2. I do like Asano. Not had a chance to see Mongol, but I would like to. I did see Eastern Promises this weekend. I loved it. Viggo was amazing in it. I’m really enjoying the work he’s doing with Cronenberg. I had hoped that Viggo would win the Oscar, even though I was pretty sure he wouldn’t. I’m interested to see what he does next.

  3. Vanwell – Have you seen all the Mortensen films I mentioned above? I really think his films with Philip Ridley are some of the best English language movies made in the past 18 years. I wish they would work together again, but I hope he continues to work with Cronenberg as well. Asano is truly amazing and probably the best actor (for my money anyway) making movies today. He looked fantastic last night and seemed damn happy and excited about attending the awards!

    Keith – I’m happy to hear that someone else was rooting for Viggo as well! I’m also glad you enjoyed Eastern Promises as much as I did. He’s terrific in that and really did a fantastic job of capturing the mannerisms, accent and attitude of a Russian mobster. I think I mentioned it before, but my husbands family is from Latvia and even he was impressed.

  4. Yay for SHARK SKIN MAN AND PEACH HIP GIRL! It was the one that got me hooked on Japanese film, and I haven’t thought about it in years.

    You really liked EASTERN PROMISES that much, huh? Can’t say I was sold on it…

  5. I did like Eastern Promises a lot (obviously, Ed!) and I thought one of the best aspects of the film was Viggo Mortensen’s performance.

    I really do think Viggo was the best actor nominated for a “Best Actor” Oscar this year. Of course as I mentioned above I haven’t seen all the nominated films, but based on the previous films of the nominees and their abilities, I’ll stick with my vote for Viggo. He’s far and away the most interesting actor that was up for an award last night in my opinion. I just wish he was given better roles. He’s often wasted in crappy films.

  6. I too thought Mortensen’s perf in Eastern Promises was fabulous. I got caught up in the pre-Oscar debate (e.g., at Scanners) about big acting vs subtlety, though I’m not sure Mortensen’s performance was subtle, but it sure was intense, it positively thrummed with tension and life.

    In the end, I couldn’t decide which performance deserved the Oscar more, Mortensen’s or Day-Lewis’ (or Clooney’s?). It’s a tribute to this year’s acting riches, I guess.

  7. I love Asano’s work…Kimberly I’d add “The Taste Of Tea”, “Funky Forest” (where he did some great deadpan work as one of the Guitar Brothers) and “Sad Vacation” to his list of fine roles. I guess you have to cut it off somewhere though.

    “Survive Style 5+” was one of the most fun experiences I’ve had at a theatre in along time (our local Japanese Film society ran it at the NFB theatre recently). Since it’ll likely never come out on R1 (music rights), it’ll be the major reason for me to go region-free (I know, I know…why haven’t I done it yet…).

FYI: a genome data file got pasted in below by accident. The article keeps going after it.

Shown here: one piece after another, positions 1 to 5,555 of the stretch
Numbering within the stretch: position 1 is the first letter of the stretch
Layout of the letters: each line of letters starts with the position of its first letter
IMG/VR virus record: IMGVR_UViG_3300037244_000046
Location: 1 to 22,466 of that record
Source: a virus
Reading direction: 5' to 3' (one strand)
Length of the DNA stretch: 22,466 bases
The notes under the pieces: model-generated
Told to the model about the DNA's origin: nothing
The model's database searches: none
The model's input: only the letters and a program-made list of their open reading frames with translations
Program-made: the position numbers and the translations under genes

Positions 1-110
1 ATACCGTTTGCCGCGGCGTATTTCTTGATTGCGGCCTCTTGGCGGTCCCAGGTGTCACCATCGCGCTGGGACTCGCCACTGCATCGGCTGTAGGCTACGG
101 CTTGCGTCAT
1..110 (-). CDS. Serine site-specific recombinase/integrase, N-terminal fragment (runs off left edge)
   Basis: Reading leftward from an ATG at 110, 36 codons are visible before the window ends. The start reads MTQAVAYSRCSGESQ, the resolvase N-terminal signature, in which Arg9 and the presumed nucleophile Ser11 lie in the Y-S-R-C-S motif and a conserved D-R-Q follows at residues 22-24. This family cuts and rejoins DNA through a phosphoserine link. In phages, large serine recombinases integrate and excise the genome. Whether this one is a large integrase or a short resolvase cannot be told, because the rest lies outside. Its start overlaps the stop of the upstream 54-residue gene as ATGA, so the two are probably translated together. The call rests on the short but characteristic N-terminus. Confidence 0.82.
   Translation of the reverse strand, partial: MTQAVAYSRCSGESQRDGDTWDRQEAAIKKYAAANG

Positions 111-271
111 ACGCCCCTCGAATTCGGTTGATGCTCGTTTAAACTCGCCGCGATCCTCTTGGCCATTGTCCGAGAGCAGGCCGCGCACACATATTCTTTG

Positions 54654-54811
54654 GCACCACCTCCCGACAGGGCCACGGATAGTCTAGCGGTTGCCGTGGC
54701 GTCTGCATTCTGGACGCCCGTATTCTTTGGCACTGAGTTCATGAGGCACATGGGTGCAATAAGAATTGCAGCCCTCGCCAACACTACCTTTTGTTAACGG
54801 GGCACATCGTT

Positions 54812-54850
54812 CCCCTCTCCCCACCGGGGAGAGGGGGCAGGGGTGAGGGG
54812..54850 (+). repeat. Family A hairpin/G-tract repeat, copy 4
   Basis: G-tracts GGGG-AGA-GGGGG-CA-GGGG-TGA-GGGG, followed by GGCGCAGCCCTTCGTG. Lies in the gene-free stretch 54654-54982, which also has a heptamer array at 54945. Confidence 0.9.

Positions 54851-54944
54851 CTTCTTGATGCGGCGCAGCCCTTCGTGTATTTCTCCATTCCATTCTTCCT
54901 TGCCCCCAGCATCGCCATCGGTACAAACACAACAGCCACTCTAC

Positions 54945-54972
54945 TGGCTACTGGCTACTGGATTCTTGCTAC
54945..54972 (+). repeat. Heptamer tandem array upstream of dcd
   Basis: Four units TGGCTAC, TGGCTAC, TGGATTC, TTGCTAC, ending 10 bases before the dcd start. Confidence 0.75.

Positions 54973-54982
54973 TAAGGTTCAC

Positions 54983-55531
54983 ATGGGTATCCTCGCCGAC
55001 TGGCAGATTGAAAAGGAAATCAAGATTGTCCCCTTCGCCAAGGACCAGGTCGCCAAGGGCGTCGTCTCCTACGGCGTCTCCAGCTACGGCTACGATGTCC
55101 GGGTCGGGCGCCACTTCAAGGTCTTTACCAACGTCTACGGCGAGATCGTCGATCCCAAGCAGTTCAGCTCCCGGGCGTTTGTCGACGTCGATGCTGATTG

8. Kimberly –
    I haven’t caught all of those above, some, yes, but not enough – that’s why I need to see some more of his work. He’s very good at using his intensity to reinforce his roles, that’s for sure – he’s prolly the most quietly menacing screen presence right now, but I’ll still dig into his oeuvre some more. Both he and Mr. Asano looked great, agreed, and Mr. Day-Lewis should’ve rented his tux from their sources – loved the bow-tie, btw.

  9. Rick – I haven’t seen There Will Be Blood, but I’m afraid that I’m not a huge fan of Daniel Day-Lewis’ acting, but I’m looking forward to seeing There Will Be Blood sooner or later. I thought Clooney was being Clooney in Michael Clayton and since I’m not a big fan of his, I guess I wasn’t that effected by his performance. Overall, I’m afraid the film didn’t really do a lot for me even though I liked the way the story was told and some of the photography was beautiful.

    Bob – Thanks for the additions! I haven’t had the chance to see those Asano films yet myself so that’s why they weren’t mentioned. How many films does he manage to make a year? 3 or 4? Amazing! And they’re usually all worth a look too. And yes, you need a region-free DVD player! Import DVDs cost a lot though so I don’t buy them often myself but occassionly have to splurge!

    Vanwell – I highly recommend the unusual films he made with Philip Ridley (The Reflecting Skin and The Passion of Darkly Noon). I think you’d be surprised by them! I don’t know what was up with Daniel Day-Lewis. He looked like he hadn’t washed his hair in a few days and his suit was fugly. He usually seems better put together, but lately he’s going for that unkept look. I did like his earrings though!